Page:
British citizens born in America face having bank accounts frozen

Pedro Gonçalves
British citizens born in America face having bank accounts frozen

Tens of thousands of British citizens born in the US but only lived there for a few months or years face having their bank accounts frozen as part of a crackdown by the US tax authorities.   

The Internal Revenue Service (IRS) is ordering British banks to hand over the American tax identification numbers of dual nationals so they can be charged tax as overseas citizens. This leaves many so-called 'Accidental Americans' in a complex situation, because they were never given US tax number or told they would be liable to US taxes for the rest of their lives. 

With the exception of Eritrea, the US is the only country in the world that taxes non-resident citizens on their global income. British banks face huge fines from US regulators if they continue to serve US citizens but fail to share information with the US Internal Revenue Service.

In one case, a 74-year-old living in Cambridge who had assumed her US citizenship had lapsed was bombarded with letters from Barclays demanding her US tax identification number. She left the US in 1947 at the tender age of 18 months old.

The pensioner, who assumed her citizenship would have expired, told The Guardian: "I felt hounded … I didn't understand US tax law."

The 74-year-old revealed she spent £11,300 of her retirement money to enlist the services of a specialist accountant who helped her obtain a social security number, file five years of back taxes and declare all her assets.

The tax plight has affected thousands of so-called accidental Americans, born in the US but taken out of the country at infancy.

Those who were born before 1986 never received a tax identification or social security number. Neither had they been warned of being liable for US taxes for the rest of their lives.

Distraught citizens in the UK have been reaching out to prime minister Boris Johnson, who had personal a experience of dealing with the US tax authority in 2014, in search of a way out of the conundrum.

Johnson, who was born in New York but left at the age of five, rejected American citizenship after what he branded an "absolutely outrageous" move by the US to tax him on the sale of his home in Islington, north London.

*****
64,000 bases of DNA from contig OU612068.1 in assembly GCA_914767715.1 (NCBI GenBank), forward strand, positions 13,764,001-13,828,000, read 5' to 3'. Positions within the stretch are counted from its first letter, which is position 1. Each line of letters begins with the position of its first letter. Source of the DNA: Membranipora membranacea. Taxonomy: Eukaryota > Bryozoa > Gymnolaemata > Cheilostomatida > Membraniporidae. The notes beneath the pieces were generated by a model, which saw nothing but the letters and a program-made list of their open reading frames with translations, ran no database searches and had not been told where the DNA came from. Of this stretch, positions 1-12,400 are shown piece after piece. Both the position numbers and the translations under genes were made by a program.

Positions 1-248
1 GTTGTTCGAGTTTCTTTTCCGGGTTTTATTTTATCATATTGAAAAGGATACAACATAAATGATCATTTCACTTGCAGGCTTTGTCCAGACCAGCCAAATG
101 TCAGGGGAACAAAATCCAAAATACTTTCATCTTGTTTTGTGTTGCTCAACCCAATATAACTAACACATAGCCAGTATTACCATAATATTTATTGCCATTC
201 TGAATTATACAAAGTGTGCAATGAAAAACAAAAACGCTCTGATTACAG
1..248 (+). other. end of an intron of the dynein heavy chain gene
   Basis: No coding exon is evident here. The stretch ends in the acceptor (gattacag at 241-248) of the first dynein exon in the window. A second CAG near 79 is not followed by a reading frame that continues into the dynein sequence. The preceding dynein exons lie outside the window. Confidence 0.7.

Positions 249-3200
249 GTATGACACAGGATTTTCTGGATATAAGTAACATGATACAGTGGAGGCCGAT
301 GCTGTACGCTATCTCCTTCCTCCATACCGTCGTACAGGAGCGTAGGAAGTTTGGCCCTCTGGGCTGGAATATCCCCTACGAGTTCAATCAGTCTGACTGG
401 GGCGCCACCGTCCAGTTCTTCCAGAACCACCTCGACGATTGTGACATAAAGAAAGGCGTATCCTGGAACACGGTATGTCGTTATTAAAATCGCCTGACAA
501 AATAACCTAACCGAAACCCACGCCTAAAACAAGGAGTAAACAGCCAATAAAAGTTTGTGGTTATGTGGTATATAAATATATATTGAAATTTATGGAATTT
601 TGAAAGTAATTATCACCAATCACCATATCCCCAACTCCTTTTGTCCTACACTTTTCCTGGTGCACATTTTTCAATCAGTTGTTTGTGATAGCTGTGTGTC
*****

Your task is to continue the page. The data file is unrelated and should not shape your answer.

Many Belgians born in the US are also running into banking problems because of their status as "accidental Americans". 

Some banks responded early to the IRS demands by simply closing their American customers accounts, with  Deutsche Bank being one example with branches in Belgium.

"The goal of FATCA was to prevent American citizens from committing tax fraud by hiding accounts overseas," Francis Adyns of Belgium's federal finance agency told VRT. Belgium's approach to FATCA is to have banks request needed information from Americans with accounts. They report that information to the federal government, "and the government then sends it through an automated system to US tax authorities," he explained.]

Belgian banks must be able to report all the information required by 31 December or close the accounts of those involved. "We are required to do this by law, we can't get around it," said Isabelle Marchand of the financial sector federation Febelfin. "If the customers cannot submit the necessary information, than the banks must shut down their accounts."

According to the country's statistics bureau, there are 10,793 Americans currently living in Belgium. But that does not include those with dual nationality or accidental Americans. The number of those Belgians is not known.

Giving up American citizenship requires being tax compliant for at least five years and paying a fee of €2,125.


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